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Concerns for the shell and general health of my Macleay

Discussion in 'Common Health Problems, Injuries and Treatments' started by Turtle Jake, Aug 7, 2017.

  1. Turtle Jake

    Turtle Jake Hatchling Turtle

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    Hi all, after taking my turtle to the vet about a month ago for an injury to his neck and then dry-docking him for a couple of weeks, I noticed that a lot of his scutes were shedding abnormally and now a number of them seem half-peeled. Im fairly sure this is abnormal and am wondering how to treat it.

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    My second concern is that I have just noticed that the skin at his hind legs seem bloated. Although he has been eating quite a bit (I have seen him eat half a dozen or so guppies, on top of the water lettuce and Val in the tank, and me feeding him Hikari gold or a woodie every second/third day) I was told he is slightly underweight when I visited the vet a month ago.
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    All the photos were taken after about an hour of basking. I also recently re-arranged my tank setup as my UVB lights and basking dock were on opposite sides of the tank and my basking dock was a too hot 40°- 45°C, so its quite possible he didn't have adequate UVB.
    Thank you all so much for any help.
     
  2. Aussiepride83

    Aussiepride83 Administrator
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    Hi mate. Abnormal shedding or the inability to shed completely is caused by Dysecdysis. It often reflects substandard husbandry, nutrient deficient diet, etc. It can also be a result of certain infectious diseases and or parasitism.
     
  3. Craig

    Craig Administrator
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    Hi Turtle Jake,

    Your turtle is overweight. I just think it is necessary to mention this to you.

    PS. Sorry for the delayed response. I actually wrote this earlier but due to important phone calls that interrupted me, I forgot to click on Post Reply.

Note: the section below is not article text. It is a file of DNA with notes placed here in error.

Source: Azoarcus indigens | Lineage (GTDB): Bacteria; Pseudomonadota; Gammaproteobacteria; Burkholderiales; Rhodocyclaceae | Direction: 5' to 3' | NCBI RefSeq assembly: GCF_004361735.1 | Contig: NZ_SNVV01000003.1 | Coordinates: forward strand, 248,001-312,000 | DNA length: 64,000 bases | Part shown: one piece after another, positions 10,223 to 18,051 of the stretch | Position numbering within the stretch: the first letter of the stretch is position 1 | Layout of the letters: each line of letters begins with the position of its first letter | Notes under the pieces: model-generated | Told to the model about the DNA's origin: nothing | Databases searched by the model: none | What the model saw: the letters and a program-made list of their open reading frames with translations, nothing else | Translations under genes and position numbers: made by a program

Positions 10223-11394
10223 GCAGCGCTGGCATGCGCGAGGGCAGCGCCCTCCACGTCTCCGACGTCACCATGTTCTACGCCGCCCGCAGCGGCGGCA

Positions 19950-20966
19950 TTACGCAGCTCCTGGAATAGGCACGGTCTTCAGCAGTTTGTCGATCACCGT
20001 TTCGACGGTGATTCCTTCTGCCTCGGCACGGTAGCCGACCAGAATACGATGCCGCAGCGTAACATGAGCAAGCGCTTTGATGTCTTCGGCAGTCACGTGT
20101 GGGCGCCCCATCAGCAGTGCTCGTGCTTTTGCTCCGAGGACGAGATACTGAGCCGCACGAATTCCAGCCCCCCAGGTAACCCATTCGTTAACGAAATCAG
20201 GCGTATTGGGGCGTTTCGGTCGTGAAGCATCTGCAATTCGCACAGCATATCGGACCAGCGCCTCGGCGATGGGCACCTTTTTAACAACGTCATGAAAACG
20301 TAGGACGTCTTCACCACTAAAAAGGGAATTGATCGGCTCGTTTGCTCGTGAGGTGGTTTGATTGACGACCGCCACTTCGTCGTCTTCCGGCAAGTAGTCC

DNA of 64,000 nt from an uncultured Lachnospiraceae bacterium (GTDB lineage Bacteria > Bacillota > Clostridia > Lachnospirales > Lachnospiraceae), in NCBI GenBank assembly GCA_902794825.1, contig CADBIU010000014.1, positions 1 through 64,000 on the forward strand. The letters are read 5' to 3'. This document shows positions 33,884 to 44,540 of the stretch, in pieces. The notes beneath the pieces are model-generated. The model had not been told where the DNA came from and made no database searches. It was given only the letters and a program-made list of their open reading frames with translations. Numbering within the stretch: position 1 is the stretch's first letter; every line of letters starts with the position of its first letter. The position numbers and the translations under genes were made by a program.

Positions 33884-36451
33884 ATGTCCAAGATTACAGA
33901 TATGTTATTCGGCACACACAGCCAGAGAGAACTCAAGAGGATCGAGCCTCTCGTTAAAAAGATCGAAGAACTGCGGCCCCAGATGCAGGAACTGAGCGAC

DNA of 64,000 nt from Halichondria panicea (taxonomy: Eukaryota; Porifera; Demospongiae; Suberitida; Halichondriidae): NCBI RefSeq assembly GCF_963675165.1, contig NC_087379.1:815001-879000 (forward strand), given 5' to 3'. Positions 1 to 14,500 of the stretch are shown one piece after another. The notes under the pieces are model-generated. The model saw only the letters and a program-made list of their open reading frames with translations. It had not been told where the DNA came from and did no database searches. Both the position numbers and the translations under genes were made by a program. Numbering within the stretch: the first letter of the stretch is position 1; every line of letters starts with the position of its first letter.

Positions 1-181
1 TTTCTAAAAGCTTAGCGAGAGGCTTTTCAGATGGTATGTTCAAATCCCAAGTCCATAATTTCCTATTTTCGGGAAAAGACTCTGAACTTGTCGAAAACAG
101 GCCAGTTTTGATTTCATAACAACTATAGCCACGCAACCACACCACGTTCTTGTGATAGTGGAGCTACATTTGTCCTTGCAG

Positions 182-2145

4. Turtle Jake

    Turtle Jake Hatchling Turtle

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    No worries, thanks for the response! I'll make sure to cut back a bit on feeding then. Just a bit worried as only a month ago I was told he was underweight and now he looks significantly larger at the back limbs.

    What would the treatment process be for Dysecdysis? Really concerned about his shell. I'll do a quick chemistry check to see if the water is okay and update this post.
    --- Double Post Merged, Aug 7, 2017, Original Post Date: Aug 7, 2017 ---
    pH- 8.0
    Ammonia- 0.25ppm
    Nitrate- 0ppm
    Nitrite- 0ppm
     
  5. Craig

    Craig Administrator
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    When you have ammonia at 0.25 and pH very high at 8.0, Ammonia becomes extremely toxic. This is something that you need to rectify ASAP.

    If you have any ammonia then either your tank is not cycled properly or your filtration is inadequate and it is going through a 'mini cycle'. Either way you must neutralise the ammonia with some Seachem Prime immediately and monitor the water for ammonia more frequently.

    From the Care Guide
    Increasing the pH to an alkaline reading at the higher end of the scale of around 8.0 for very short periods can be used as a preventative and cure for some skin infections but ammonia in your water becomes very toxic at this pH.

    :turtlecaresheet:
     
  6. Craig

    Craig Administrator
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    Hi Jake,

    The treatment for Dysecdysis is to take your turtle out more frequently for some dry time under natural sunlight as well as an improved diet with raw prawns with their shells still on but head and tail removed, and cut into small pieces that can be easily eaten. The keratin in the prawns shell is the same as the scutes on your turtle's shell which are also made from keratin. Make sure that your UVB producing fluorescent light is replaced every 6 months and is less than 15cm from your turtle's basking platform if it is a T8 and if it is a T5 replace it every 12 months and make sure that it is 30cm or just over 30cm from your turtle's basking platform.
     
  7. Aussiepride83

    Aussiepride83 Administrator
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    Good morning Jake, it's alarming to learn that you're keeping a Macleay in an aquarium that has free ammonia present, Macleays are SUPER SENSITIVE to water chemistry and will not tolerate ammonia or nitrite at all. Do you have any Seachem Prime? If not, get some ASAP.

    For the dysecdysis, the AFT care guide states that all turtles kept indoors should be taken outside for natural morning or late afternoon sunlight for 15-20 minutes, 3-5 times/week. If this isn't practical, you'll need to invest in a quality Mercury Vapour Lamp and use it as your basking lamp to help supplement UVB.
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  8. Turtle Jake

    Turtle Jake Hatchling Turtle

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    Thanks for the help!
    I have bought some prawns to give to Finn and will be looking at getting a Mercury Vapour Bulb tomorrow. Will the bulb replace my current heat lamp bulb or should I use it in addition to my heat lamp (What it looks like in Kev's Photo)?
    Sorry for the late response, I'm having troubles getting into the forum on my home wifi, as "My IP address has been blocked". Not sure whats happened here as I'm not using a VPN and my IP address hasn't changed since posting this thread (and others before it).